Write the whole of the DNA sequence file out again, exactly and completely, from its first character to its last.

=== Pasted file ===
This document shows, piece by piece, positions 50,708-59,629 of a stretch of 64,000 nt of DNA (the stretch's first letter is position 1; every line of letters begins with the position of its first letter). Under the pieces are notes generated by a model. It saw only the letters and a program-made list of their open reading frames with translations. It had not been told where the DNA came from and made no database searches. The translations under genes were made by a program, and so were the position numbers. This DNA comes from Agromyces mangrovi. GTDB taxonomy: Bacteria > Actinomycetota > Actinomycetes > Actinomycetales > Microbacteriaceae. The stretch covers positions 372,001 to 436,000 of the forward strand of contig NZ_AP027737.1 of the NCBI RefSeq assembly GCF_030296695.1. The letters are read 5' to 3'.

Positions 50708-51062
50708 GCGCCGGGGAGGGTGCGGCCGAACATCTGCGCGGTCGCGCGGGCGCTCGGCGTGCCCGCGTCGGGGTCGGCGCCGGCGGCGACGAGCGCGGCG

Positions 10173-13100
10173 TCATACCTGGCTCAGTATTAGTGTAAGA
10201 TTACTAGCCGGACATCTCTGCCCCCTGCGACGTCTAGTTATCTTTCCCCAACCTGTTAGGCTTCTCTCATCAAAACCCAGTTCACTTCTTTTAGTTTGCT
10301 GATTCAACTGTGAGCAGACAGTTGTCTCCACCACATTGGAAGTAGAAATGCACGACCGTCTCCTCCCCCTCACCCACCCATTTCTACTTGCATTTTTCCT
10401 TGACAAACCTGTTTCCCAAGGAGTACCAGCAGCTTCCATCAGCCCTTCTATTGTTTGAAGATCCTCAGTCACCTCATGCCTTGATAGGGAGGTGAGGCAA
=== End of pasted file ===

This document shows, piece by piece, positions 50,708-59,629 of a stretch of 64,000 nt of DNA (the stretch's first letter is position 1; every line of letters begins with the position of its first letter). Under the pieces are notes generated by a model. It saw only the letters and a program-made list of their open reading frames with translations. It had not been told where the DNA came from and made no database searches. The translations under genes were made by a program, and so were the position numbers. This DNA comes from Agromyces mangrovi. GTDB taxonomy: Bacteria > Actinomycetota > Actinomycetes > Actinomycetales > Microbacteriaceae. The stretch covers positions 372,001 to 436,000 of the forward strand of contig NZ_AP027737.1 of the NCBI RefSeq assembly GCF_030296695.1. The letters are read 5' to 3'.

Positions 50708-51062
50708 GCGCCGGGGAGGGTGCGGCCGAACATCTGCGCGGTCGCGCGGGCGCTCGGCGTGCCCGCGTCGGGGTCGGCGCCGGCGGCGACGAGCGCGGCG

Positions 10173-13100
10173 TCATACCTGGCTCAGTATTAGTGTAAGA
10201 TTACTAGCCGGACATCTCTGCCCCCTGCGACGTCTAGTTATCTTTCCCCAACCTGTTAGGCTTCTCTCATCAAAACCCAGTTCACTTCTTTTAGTTTGCT
10301 GATTCAACTGTGAGCAGACAGTTGTCTCCACCACATTGGAAGTAGAAATGCACGACCGTCTCCTCCCCCTCACCCACCCATTTCTACTTGCATTTTTCCT
10401 TGACAAACCTGTTTCCCAAGGAGTACCAGCAGCTTCCATCAGCCCTTCTATTGTTTGAAGATCCTCAGTCACCTCATGCCTTGATAGGGAGGTGAGGCAA